Fostering the next generation of open science with R



Karthik Ram (@_inundata)

Supported by:









These data are hard to get to





Open Science




Source: PLOS, 2007



Instructions for preparation of the Biographical Sketch have been revised to rename the "Publications" section to "Products" and amend terminology and instructions accordingly. This change makes clear that products may include, but are not limited to, publications, data sets, software, patents, and copyrights.

Issuance of a new NSF Proposal & Award Policies and Procedures Guide (October 4th)

Why R?

The old way...

Why R?

A better way



glm(y ~ -1 + a + c + z + a:z, data = mydata, maxit = 30)


This is reproducible, repeatable and can serve as a analytic workflow.



Open Science needs open source tools



Source: Revolution Analytics, 2010, Nature editorial, 2012


Open data + code

Source: Wolkovich et al. Global Change Biology, 2012.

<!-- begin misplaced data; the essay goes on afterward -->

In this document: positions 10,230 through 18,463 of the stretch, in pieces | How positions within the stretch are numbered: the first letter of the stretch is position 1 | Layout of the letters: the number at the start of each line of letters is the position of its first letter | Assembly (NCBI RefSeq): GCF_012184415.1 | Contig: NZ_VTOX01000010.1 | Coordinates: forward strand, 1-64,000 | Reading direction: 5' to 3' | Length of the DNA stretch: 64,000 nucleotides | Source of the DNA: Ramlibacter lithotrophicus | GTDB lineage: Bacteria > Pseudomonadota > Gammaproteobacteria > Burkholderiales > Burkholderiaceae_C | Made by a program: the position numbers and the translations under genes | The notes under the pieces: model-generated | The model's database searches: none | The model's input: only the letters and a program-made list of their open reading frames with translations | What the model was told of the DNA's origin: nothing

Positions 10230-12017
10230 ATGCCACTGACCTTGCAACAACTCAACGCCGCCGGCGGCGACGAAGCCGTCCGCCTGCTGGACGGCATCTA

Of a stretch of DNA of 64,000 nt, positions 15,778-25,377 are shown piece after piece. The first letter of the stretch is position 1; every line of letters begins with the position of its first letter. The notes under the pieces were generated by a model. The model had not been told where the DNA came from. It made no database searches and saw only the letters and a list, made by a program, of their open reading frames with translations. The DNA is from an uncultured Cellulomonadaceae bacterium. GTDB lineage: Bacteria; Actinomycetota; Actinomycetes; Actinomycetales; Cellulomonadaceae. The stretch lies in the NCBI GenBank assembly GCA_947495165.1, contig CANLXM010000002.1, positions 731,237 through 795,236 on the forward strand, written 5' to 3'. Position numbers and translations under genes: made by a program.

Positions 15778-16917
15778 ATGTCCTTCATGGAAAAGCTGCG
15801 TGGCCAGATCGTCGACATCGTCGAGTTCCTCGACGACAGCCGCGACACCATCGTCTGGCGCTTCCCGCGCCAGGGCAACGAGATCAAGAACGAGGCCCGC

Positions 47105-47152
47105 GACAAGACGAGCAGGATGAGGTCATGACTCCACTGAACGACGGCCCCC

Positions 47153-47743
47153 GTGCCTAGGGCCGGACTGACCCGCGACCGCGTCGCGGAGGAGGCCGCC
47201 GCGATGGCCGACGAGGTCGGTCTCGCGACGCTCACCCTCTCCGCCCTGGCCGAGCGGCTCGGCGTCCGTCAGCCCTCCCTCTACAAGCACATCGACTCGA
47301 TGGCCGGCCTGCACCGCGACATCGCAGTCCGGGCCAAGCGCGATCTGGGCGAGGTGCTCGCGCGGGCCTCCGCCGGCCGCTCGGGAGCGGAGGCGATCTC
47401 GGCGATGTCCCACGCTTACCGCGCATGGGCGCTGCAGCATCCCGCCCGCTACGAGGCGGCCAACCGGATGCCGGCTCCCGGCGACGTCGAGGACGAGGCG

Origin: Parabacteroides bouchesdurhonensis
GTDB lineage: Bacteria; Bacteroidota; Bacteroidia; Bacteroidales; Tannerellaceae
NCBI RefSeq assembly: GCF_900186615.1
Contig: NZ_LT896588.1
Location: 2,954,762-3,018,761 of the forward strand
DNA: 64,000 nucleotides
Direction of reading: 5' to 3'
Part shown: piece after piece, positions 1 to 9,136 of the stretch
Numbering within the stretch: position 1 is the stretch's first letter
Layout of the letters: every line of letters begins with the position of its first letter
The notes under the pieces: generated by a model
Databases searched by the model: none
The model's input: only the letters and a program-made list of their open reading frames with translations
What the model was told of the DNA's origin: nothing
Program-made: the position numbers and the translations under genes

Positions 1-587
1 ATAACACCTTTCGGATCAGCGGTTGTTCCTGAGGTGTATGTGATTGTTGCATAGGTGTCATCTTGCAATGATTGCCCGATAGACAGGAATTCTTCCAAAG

Enable access to scientific data repositories, full-text of articles, and science metrics and also facilitate a culture shift in the scientific community.



More info @ ropensci.org/packages

      
 Data
Treebase, Fishbase, 
Flybase,
GBIF, Vertnet
Dryad, ITIS
NPN, Taxize
opensnp

      
  Journals
PLOS
Springer
textmine
pensoft
      
  Hybrid
figshare
Mendeley
DataONE, 
rAltmetric, rEML,
rNEXML

Search full text of 100k+ open access articles - rplos


library(rplos)
plot_throughtime(list("reproducible science"), 500)


Accessing data behind papers - dryad

# Get the URL for a data file
dryaddat <- download_url("10255/dryad.1759")

# Get a file given the URL
file <- dryad_getfile(dryaddat)

Mapping biodiversity data - rgbif

distribution <- occurrencelist(sciname = "Danaus plexippus", coordinatestatus = TRUE, maxresults = 1000, latlongdf = TRUE)

Species distribution modeling